Get to know the new Master students!

Alma Ionescu (22) and Melat Pusch (30) are two of our new students of the Master in African Studies. Curious about their background, their motivation to do African Studies, and their career expectations for the future? Read their personal stories to get to know them better! 

Alma Ionescu
Can you tell us a little bit about your background? And where does your interest in Africa come from?
‘I was born in Luxembourg, but both my parents are from Romania. My dad used to be a professional handball player there, but with the end of communism in 1989, his career stopped. However, he was asked to come and play in Luxembourg. When I was 11 we moved to Brussels. My school organized a trip to Zambia when I was 16. This got me interested in Africa as a whole. After school I went to the London School of Economics to do a BSc in Social Policy, and after that I did an MSc in International Social and Public Policy. I chose development as specialization, with modules on NGOs, development, rural areas and Sub Saharan Africa. But I was never able to focus on Africa specifically. I touched upon it, but wanted to do more. That’s how I ended up in Leiden.’

What would you like to focus on during your MA?
‘I wrote my BSc thesis on malaria and how NGOs and USAID approach treatment. How do these approaches fit with local perceptions of malaria? I mainly focused on Zambia for this thesis.
For the MSc thesis I looked at mental health policy in Ghana. This is quite progressive policy, yet the practice of ‘shackling’ still exists in Ghana. People with mental health conditions are often considered as being possessed by evil spirits or demons, and are therefore chained, e.g. to trees. This happens in Pentecostal prayer camps. Shackling has been banned by the government, but it still happens. There are many layers to this. Government has ties to the Pentecostal church; the church helps them with all kinds of services the government doesn’t deliver, for example it stimulates people to pay their taxes. All in all, I’m interested in health, and I would like to focus on perceptions of disease and healing.’

How do you see yourself in the future, doing what professionally? 
‘I would very much like to do a PhD. How do people think about mental health issues? Mental diseases in Africa are still often seen as evil forces; very different from Western perceptions. Yet Western policymakers or NGOs want to impose their perceptions on African people. When you look at malaria: in Europe this sounds like a very dangerous disease. But European people are often not aware that there are different forms of malaria. So, I’m interested in decolonizing health. And I would like to work in academia. Maybe also get some work experience with NGOs, to gain more practical knowledge, and then go back to academia. That would be ideal.’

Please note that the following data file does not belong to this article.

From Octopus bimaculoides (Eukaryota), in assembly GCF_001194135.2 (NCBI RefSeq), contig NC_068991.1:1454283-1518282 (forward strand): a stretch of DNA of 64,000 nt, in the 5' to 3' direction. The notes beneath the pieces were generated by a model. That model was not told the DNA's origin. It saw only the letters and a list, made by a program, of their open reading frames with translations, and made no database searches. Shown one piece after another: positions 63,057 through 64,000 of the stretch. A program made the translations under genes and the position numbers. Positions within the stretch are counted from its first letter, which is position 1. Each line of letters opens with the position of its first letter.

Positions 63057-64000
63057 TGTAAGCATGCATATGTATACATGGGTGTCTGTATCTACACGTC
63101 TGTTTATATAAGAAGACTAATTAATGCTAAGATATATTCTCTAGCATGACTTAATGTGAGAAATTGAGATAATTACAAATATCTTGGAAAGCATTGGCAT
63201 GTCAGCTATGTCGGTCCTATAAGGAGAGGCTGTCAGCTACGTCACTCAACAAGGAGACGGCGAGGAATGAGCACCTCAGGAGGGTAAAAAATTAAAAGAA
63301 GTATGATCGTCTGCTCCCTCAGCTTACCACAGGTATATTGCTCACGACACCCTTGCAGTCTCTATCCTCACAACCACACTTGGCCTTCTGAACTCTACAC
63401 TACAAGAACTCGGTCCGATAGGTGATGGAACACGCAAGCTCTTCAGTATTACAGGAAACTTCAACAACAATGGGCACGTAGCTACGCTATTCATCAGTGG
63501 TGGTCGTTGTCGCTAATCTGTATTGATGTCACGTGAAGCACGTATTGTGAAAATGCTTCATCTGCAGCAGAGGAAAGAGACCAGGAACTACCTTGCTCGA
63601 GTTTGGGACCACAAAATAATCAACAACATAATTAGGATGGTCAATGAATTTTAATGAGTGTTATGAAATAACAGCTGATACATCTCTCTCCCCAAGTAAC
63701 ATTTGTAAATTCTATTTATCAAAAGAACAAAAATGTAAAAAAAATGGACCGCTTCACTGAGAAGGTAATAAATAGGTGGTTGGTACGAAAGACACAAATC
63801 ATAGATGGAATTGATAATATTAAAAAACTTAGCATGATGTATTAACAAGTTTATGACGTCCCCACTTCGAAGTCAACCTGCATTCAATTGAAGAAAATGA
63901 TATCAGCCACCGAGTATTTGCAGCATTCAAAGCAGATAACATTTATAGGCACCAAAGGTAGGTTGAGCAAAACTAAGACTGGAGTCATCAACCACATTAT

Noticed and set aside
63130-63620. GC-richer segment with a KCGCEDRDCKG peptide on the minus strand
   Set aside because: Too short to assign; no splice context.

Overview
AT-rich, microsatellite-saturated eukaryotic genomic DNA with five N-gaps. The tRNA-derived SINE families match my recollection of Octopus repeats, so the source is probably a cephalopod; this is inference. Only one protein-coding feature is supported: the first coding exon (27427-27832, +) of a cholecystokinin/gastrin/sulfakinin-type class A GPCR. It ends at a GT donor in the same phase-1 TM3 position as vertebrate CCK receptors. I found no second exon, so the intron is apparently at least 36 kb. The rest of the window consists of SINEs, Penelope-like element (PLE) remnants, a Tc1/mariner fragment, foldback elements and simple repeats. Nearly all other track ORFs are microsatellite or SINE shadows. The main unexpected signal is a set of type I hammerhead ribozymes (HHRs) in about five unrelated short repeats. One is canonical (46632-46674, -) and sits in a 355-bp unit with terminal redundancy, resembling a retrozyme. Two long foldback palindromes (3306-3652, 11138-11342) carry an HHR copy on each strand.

Melat Pusch
Can you tell us a little bit about your background? And where does your interest in Africa come from?
‘I was born in Ethiopia. When I was seven, I moved to Cairo with my mother. Here my mother got to know the person that grew to be my father, a German Egyptologist. Shortly before I turned seventeen, we moved to Germany. I learned German and graduated at a German high school. I studied Arabic and Islamic Studies at Göttingen University and Marburg University, but decided to change the direction of my studies. I first went to Spain to do an internship in hotel management, and later went to Heidelberg (Germany), where I did foreign languages trainings and worked in a refugee home. After this I came to Leiden to do a BA International Studies, focusing on Africa. I wrote my thesis about ethnic federalism in Ethiopia. Stefano Bellucci was my supervisor.’

What region would you like to focus on during your MA?
‘My dream place to go to for my internship would be Ethiopia, of course, but I will not limit myself to that option. I’m also looking at social enterprises in Nigeria that deal with energy solutions for low-income households. And I’m looking at possibilities with justice and reconciliation projects in Uganda.’

How do you see yourself in the future, doing what professionally?
‘I want to take some time to find out for myself if I want to become a researcher. Otherwise, it would be interesting to do an EU internship as an EU-delegate to Africa. I actually wanted to join the African Union, but as a German citizen, I can’t do that. Representing the EU in the African context is the next best option! Or join the German Ministry of Foreign Affairs. I am interested in politics, but not in a participatory way. I am rather interested in how it affects communities and the social aspects of people’s lives. But I keep my options open!’